The EU-funded impact investment facility, the Electrification Financing Initiative (EDFI ElectriFI), and UK’s Renewable Energy Performance Platform (REPP) have invested €8.8 million into a project-finance vehicle in Lesotho led by electricity access provider OnePower (1PWR) to build 11 solar mini-grids for rural communities.
The project vehicle set up by EDFI ElectriFI, REPP, and 1PWR, named Sotho Minigrid Portfolio SPV is managed by Camco Clean Energy and aims to increase the electricity access rate in rural areas of Lesotho. The special purpose vehicle also receives support from the USAID under the Power Africa Initiative, EEP Africa, UK Aid through the Transforming Energy Access program, United Nations Capital Development Fund, and the United Nations Development Program.
Both EDFI ElectriFI and REPP have granted LSL 75 million (approximately €4.4 million), each for the solar mini-grid financing vehicle in equity and senior debt financing. The funding will provide solar PV mini-grids connected to battery storage systems to 11 rural communities in Lesotho.
According to Quentin De Hoe, EDFI Senior Investment Officer at EDFI Management Company, “This investment is an excellent opportunity for EDFI ElectriFI to support OnePower in its mission to provide stable electricity to more than 20,000 citizens, but also to seven health centers in Lesotho.”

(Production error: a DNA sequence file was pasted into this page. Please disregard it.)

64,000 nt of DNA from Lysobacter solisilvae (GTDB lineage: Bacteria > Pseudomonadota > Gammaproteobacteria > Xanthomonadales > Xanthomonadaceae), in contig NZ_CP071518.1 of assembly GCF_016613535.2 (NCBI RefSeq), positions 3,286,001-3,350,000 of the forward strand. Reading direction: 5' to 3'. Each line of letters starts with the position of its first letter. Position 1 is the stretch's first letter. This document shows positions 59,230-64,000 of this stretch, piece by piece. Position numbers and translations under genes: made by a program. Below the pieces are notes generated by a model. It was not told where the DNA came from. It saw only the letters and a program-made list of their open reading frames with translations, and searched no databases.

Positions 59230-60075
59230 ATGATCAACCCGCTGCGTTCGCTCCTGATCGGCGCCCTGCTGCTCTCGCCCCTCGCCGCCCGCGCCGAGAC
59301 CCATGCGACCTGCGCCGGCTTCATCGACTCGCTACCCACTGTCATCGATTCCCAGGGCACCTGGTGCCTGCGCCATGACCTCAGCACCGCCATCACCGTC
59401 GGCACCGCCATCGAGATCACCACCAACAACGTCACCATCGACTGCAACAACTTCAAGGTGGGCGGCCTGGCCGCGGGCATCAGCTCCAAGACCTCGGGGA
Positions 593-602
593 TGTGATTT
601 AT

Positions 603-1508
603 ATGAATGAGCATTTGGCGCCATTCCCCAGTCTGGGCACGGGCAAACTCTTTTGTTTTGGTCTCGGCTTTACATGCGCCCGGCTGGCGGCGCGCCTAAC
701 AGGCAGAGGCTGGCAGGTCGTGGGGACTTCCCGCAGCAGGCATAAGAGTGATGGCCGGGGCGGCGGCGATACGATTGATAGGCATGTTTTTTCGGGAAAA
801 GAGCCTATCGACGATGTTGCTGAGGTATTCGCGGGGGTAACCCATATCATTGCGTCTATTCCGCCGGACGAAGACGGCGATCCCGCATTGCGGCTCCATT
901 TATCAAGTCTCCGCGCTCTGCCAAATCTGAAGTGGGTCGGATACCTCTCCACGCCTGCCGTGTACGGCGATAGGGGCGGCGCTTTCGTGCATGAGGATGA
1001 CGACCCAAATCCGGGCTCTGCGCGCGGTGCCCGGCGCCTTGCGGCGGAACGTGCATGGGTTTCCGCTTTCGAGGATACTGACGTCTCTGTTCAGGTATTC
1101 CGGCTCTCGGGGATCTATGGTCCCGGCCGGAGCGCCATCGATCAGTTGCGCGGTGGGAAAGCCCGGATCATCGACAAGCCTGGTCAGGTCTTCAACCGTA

The new SPV will create more than 100 jobs during the construction phase and operation of the solar PV mini-grids. With a combined capacity of 1.8 MW, these installations will be connecting 7,300 households, as well as small businesses and utilities, and generate up to 3,480 MWh of electricity per year. These installations are envisaged to avoid annual emissions of 2,780 tons of CO2 equivalent, annually.
Sotho Minigrid Portfolio SPV will also implement its project with the support of the European program GET.invest, which aims to promote investments in decentralized renewable energy. The SPV will sell the electricity at LSL 5 (€0.3) per kWh, which is very competitive for an almost cost-reflective tariff, by local standards.
The green mini-grids will help raise the level of electrification in the southern African landlocked territory, where only 44.64% of the population has access to electricity in 2019, according to World Bank data. The situation is more complicated in rural areas of the country where the rate of electricity access is estimated below 20%.